Includes the unabridged text of Dicken's classic novel plus a complete study guide that features chapter-by-chapter summaries, explanations and discussions of the plot, question-and-answer sections, author biography, historical background, and more.
Timeless Classics--designed for the struggling reader and adapted to retain the integrity of the original classic. These classics will grab a student's attention from the first page. Included are eight pages of end-of-book activities to enhance the reading experience.Pip is headed for an apprenticeship at the blacksmith's forge. Then an anonymous donor appears, and sends Pip to London to live as a gentleman. Pip is sure he knows the identity of his secret benefactor. He couldn't be more surprised when he finds that he's been mistaken all along.
This Dover edition is an unabridged republication of a standard edition of A tale of two cities, plus literary analysis and perspectives from MAXnotes for A tale of two cities, published by Research and Education Association, Inc., Piscataway, New Jersey, in 1994.
The original CliffsNotes study guides offer a look into key elements and ideas within classic works of literature. The latest generation of titles in this series also features glossaries and visual elements that complement the familiar format. CliffsNotes on Great Expectations explores Charles Dickens's renowned work, a novel that gives you plots that twist and turn, themes of good and evil, and people who want for means to make sense of their lives. Following the story of an orphaned boy whose first-person take on the world around him gives readers a detailed picture of Victorian England, this study guide provides summaries and critical commentaries for each chapter within the novel. Other features that help you figure out this important work include Personal background on the author Introduction to and synopsis of the book In-depth character analyses Critical essays on topics of interest Review section that features interactive questions and suggested essay topics and practice projects Resource Center with books, films, and Web sites that can help round out your knowledge Classic literature or modern-day treasure — you'll understand it all with expert information and insight from CliffsNotes study guides.
Author: Charles Dickens
Publisher: BookCaps Study Guides
Release Date: 2012-08-14
Great Expectations is epic! Hundreds of pages, dozens of characters and settings--it's easy to lose track of things. Let BookCaps help with this comprehensive annotated study guide that is complete with character profiles (with pronunciations for names harder to pronounce), chapter summaries, analysis of themes, historical context, and much more! This annotated edition includes the original book with a comprehensive study guide and biography about the life and times of Charles Dickens. We all need refreshers every now and then. Whether you are a student trying to cram for that big final, or someone just trying to understand a book more, BookCaps can help. We are a small, but growing company, and are adding titles every month.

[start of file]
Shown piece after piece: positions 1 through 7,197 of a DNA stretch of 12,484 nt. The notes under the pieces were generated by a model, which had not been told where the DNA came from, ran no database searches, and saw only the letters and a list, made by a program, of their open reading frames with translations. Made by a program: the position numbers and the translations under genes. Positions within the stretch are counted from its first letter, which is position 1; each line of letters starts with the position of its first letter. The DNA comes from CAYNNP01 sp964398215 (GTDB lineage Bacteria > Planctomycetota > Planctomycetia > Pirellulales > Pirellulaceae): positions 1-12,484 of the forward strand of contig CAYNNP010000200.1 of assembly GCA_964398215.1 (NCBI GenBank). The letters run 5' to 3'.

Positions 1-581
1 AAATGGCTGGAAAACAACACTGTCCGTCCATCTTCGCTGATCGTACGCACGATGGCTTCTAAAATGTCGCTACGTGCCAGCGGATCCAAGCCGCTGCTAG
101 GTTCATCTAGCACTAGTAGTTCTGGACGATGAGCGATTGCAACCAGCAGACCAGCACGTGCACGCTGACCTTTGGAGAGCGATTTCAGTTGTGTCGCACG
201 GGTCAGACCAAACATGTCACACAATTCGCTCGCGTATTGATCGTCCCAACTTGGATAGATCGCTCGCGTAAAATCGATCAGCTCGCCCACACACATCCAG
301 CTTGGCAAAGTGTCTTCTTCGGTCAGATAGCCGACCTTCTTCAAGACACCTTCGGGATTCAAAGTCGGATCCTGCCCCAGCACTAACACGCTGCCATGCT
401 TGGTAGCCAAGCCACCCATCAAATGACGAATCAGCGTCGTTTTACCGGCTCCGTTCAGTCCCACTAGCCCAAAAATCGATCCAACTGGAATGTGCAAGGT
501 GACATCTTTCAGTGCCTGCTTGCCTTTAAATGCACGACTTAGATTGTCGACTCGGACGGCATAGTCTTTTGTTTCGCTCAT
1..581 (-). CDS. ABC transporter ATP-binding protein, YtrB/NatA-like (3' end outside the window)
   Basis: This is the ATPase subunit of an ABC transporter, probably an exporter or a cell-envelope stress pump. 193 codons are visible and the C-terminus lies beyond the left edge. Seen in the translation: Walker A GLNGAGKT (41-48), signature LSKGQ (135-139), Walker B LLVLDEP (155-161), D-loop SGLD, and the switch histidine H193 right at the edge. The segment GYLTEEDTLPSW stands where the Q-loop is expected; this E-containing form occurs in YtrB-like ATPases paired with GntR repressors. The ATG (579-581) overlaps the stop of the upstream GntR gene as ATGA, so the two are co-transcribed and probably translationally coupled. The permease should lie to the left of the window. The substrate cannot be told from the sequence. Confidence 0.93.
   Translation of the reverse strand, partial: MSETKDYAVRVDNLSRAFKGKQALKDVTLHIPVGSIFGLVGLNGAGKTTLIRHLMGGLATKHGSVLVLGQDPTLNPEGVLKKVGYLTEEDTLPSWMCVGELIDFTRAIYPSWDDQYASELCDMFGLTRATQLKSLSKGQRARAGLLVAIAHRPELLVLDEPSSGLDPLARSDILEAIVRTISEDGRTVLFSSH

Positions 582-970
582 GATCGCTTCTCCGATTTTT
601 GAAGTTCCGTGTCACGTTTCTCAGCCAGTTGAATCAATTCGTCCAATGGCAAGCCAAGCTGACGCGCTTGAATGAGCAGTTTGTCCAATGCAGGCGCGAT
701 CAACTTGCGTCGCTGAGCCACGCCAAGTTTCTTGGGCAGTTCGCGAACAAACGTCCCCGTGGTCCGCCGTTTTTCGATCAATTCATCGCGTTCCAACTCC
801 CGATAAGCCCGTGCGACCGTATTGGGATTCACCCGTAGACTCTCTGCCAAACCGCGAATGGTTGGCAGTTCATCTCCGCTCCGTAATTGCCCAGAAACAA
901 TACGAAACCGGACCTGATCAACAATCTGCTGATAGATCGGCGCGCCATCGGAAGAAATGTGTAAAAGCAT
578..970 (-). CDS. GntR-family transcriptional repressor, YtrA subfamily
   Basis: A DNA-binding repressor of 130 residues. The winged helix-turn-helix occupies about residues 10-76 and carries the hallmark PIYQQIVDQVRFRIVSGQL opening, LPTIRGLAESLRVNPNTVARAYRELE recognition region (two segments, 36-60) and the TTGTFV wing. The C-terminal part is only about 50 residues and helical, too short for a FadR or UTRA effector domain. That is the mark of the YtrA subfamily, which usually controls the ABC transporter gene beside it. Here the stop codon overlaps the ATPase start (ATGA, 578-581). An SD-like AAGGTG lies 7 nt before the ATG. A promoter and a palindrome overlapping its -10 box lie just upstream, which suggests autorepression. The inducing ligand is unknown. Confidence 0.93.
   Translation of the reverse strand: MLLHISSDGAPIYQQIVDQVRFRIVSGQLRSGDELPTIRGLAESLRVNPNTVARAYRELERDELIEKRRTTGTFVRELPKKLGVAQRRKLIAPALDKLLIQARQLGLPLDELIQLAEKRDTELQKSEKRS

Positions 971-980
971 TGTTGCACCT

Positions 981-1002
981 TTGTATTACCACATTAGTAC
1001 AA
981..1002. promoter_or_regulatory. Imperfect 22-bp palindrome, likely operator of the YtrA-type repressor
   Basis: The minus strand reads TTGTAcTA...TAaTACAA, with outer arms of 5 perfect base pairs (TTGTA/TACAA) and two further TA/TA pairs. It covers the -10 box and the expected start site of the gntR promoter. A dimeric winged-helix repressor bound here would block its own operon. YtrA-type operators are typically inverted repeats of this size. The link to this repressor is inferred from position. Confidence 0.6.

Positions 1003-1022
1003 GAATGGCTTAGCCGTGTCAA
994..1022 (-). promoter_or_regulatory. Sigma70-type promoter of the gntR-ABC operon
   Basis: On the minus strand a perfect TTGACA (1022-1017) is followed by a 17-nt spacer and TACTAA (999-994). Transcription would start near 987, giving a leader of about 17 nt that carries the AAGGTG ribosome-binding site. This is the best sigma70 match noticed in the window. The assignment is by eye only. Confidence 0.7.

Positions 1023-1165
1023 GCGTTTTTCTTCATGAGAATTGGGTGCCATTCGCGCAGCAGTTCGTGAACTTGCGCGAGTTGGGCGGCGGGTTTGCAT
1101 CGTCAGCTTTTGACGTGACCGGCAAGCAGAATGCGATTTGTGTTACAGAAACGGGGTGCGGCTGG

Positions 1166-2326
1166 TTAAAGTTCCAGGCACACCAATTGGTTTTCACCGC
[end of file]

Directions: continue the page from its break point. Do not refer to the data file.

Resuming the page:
Author: Robert Gottlieb
Release Date: 2012-11-27
Genre: Biography & Autobiography
Opening a unique window to Victorian England, this study of the author as a father highlights the strange and surprising stories of each of Dickens's ten children, from Kate, who became a successful artist, to Frank, who died after serving in the Royal Canadian Mounted Police.
A Christmas Carol in Prose, Being a Ghost-Story of Christmas, commonly known as A Christmas Carol, is a novella by Charles Dickens, first published in London by Chapman & Hall in 1843; the first edition was illustrated by John Leech. A Christmas Carol tells the story of Ebenezer Scrooge, an old miser who is visited by the ghost of his former business partner Jacob Marley and the Ghosts of Christmas Past, Present and Yet to Come. After their visits Scrooge is transformed into a kinder, gentler man. Dickens wrote A Christmas Carol at a time when the British were examining and exploring Christmas traditions from the past, such as carols, as well as new customs such as Christmas trees. He was influenced by experiences from his own past, and from the Christmas stories of other authors, including Washington Irving and Douglas Jerrold. Dickens had written three Christmas stories prior to the novella, and was inspired to write the story following a visit to the Field Lane Ragged school, one of several establishments for London's half-starved, illiterate street children. The treatment of the poor and the ability of a self-interested man redeeming himself by transforming into a more sympathetic character are the key themes of the story. There is discussion among academics as to whether this was a fully secular story, or if it is a Christian allegory.